Ra’iatea and Taha’a, French Polynesia

Jun 11, 2018 - National Geographic Orion

Early morning light found National Geographic Orion on approach to Ra’iatea Island, the second largest island in the Society Islands. This island shares a fringing reef and inner lagoon with Taha’a just to the south. Bringing the ship through one of the passes into the inner sanctuary of the lagoon is always fascinating to watch as we are surrounded in seas less than a fathom deep!

Our morning was spent at the UNESCO World Heritage site of Marae Taputapuātea, an important cultural area established sometime around 1,000 AD. This sacred ceremonial and funerary complex is quite extensive and once served as a gathering place for priests and Polynesian way finders from islands all over the Polynesian Triangle. The beautiful patterns in the basaltic structures made for a photographic dream as well!

We repositioned the ship to Taha’a Island in the afternoon to enjoy a family run vanilla plantation as well as snorkeling and beach time on our own little private motu, a small island lying directly on one of the channels cutting through the outer fringing reef. Very different experiences, but both perfect examples of what French Polynesia has to offer.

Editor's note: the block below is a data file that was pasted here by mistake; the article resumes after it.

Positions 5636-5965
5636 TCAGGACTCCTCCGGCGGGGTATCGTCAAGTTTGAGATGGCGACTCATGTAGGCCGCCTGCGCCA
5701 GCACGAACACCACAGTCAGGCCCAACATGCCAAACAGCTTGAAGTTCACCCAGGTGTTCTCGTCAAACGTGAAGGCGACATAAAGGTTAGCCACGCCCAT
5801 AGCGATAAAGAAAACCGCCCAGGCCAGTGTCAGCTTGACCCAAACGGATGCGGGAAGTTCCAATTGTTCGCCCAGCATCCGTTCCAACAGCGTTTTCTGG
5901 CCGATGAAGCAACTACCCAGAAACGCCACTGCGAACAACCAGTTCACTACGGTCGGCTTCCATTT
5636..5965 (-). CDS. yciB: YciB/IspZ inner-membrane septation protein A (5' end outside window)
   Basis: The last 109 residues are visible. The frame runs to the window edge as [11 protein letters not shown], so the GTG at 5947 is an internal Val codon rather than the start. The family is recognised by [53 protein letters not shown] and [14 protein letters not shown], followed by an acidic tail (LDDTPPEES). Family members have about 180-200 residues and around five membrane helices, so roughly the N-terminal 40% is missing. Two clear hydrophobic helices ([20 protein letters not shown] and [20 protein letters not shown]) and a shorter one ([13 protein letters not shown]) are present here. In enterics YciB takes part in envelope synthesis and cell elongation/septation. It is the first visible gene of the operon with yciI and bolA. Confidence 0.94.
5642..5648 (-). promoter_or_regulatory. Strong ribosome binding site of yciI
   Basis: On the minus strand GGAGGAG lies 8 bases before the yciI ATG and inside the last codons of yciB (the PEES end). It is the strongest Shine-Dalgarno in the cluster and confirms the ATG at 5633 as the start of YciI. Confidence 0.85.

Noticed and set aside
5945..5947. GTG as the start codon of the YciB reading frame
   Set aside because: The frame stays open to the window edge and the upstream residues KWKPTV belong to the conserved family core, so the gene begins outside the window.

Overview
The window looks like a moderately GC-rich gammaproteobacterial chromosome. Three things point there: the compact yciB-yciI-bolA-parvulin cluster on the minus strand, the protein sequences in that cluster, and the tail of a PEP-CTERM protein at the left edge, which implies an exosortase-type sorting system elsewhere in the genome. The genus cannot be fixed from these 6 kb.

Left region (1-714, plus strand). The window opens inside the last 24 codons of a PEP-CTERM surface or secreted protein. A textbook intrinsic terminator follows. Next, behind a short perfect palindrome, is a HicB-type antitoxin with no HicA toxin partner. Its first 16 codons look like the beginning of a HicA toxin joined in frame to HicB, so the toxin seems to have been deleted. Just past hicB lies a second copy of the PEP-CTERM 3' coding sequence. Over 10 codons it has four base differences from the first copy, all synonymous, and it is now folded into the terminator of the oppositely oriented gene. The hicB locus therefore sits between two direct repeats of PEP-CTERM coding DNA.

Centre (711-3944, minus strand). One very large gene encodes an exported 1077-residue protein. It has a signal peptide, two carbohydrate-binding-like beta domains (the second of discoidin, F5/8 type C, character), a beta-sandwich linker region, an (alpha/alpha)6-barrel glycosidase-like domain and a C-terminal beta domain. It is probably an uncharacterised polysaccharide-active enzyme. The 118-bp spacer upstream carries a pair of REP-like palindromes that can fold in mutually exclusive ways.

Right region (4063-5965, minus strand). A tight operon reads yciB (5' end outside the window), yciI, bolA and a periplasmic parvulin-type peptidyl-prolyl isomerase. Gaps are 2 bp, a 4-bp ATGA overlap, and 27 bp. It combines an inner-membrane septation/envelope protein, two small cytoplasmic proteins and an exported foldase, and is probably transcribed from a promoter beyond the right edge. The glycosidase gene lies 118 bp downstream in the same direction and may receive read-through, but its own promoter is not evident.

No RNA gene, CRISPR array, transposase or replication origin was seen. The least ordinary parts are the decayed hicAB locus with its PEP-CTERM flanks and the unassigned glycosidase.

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About the Author

Michael Nolan

Naturalist/Certified Photo Instructor

Michael Nolan was born in Bitburg, Germany to an Air Force family stationed there. His first experience of the ocean came at age 12, when he learned to snorkel in the Italian Mediterranean. At age 17 he moved to Tucson, Arizona and became a PADI SCUBA instructor, before starting a SCUBA diving business that specialized in diving trips to the Sea of Cortez.

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